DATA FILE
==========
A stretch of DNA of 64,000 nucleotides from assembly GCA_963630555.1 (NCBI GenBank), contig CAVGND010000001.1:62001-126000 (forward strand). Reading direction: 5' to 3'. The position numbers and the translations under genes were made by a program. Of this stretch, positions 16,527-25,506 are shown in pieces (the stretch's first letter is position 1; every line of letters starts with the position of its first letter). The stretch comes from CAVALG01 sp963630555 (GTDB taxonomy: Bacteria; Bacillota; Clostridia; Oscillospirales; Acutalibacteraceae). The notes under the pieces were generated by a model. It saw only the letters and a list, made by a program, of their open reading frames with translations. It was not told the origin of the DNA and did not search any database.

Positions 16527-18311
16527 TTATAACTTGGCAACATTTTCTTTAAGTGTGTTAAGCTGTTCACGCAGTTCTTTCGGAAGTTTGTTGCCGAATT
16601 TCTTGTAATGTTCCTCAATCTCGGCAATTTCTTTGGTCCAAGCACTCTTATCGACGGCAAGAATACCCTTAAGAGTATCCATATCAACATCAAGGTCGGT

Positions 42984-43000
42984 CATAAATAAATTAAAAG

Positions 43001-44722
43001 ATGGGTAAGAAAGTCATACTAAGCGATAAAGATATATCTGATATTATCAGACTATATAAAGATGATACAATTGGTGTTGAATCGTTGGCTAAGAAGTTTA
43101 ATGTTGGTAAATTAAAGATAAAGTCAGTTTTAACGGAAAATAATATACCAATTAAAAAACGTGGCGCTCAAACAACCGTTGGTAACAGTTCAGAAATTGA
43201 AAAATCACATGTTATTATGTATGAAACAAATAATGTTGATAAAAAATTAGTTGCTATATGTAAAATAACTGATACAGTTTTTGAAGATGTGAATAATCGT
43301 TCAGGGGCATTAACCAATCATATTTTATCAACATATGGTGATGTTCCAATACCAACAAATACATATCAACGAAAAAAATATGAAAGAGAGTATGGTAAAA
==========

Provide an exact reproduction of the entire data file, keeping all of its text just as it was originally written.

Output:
A stretch of DNA of 64,000 nucleotides from assembly GCA_963630555.1 (NCBI GenBank), contig CAVGND010000001.1:62001-126000 (forward strand). Reading direction: 5' to 3'. The position numbers and the translations under genes were made by a program. Of this stretch, positions 16,527-25,506 are shown in pieces (the stretch's first letter is position 1; every line of letters starts with the position of its first letter). The stretch comes from CAVALG01 sp963630555 (GTDB taxonomy: Bacteria; Bacillota; Clostridia; Oscillospirales; Acutalibacteraceae). The notes under the pieces were generated by a model. It saw only the letters and a list, made by a program, of their open reading frames with translations. It was not told the origin of the DNA and did not search any database.

Positions 16527-18311
16527 TTATAACTTGGCAACATTTTCTTTAAGTGTGTTAAGCTGTTCACGCAGTTCTTTCGGAAGTTTGTTGCCGAATT
16601 TCTTGTAATGTTCCTCAATCTCGGCAATTTCTTTGGTCCAAGCACTCTTATCGACGGCAAGAATACCCTTAAGAGTATCCATATCAACATCAAGGTCGGT

Positions 42984-43000
42984 CATAAATAAATTAAAAG

Positions 43001-44722
43001 ATGGGTAAGAAAGTCATACTAAGCGATAAAGATATATCTGATATTATCAGACTATATAAAGATGATACAATTGGTGTTGAATCGTTGGCTAAGAAGTTTA
43101 ATGTTGGTAAATTAAAGATAAAGTCAGTTTTAACGGAAAATAATATACCAATTAAAAAACGTGGCGCTCAAACAACCGTTGGTAACAGTTCAGAAATTGA
43201 AAAATCACATGTTATTATGTATGAAACAAATAATGTTGATAAAAAATTAGTTGCTATATGTAAAATAACTGATACAGTTTTTGAAGATGTGAATAATCGT
43301 TCAGGGGCATTAACCAATCATATTTTATCAACATATGGTGATGTTCCAATACCAACAAATACATATCAACGAAAAAAATATGAAAGAGAGTATGGTAAAA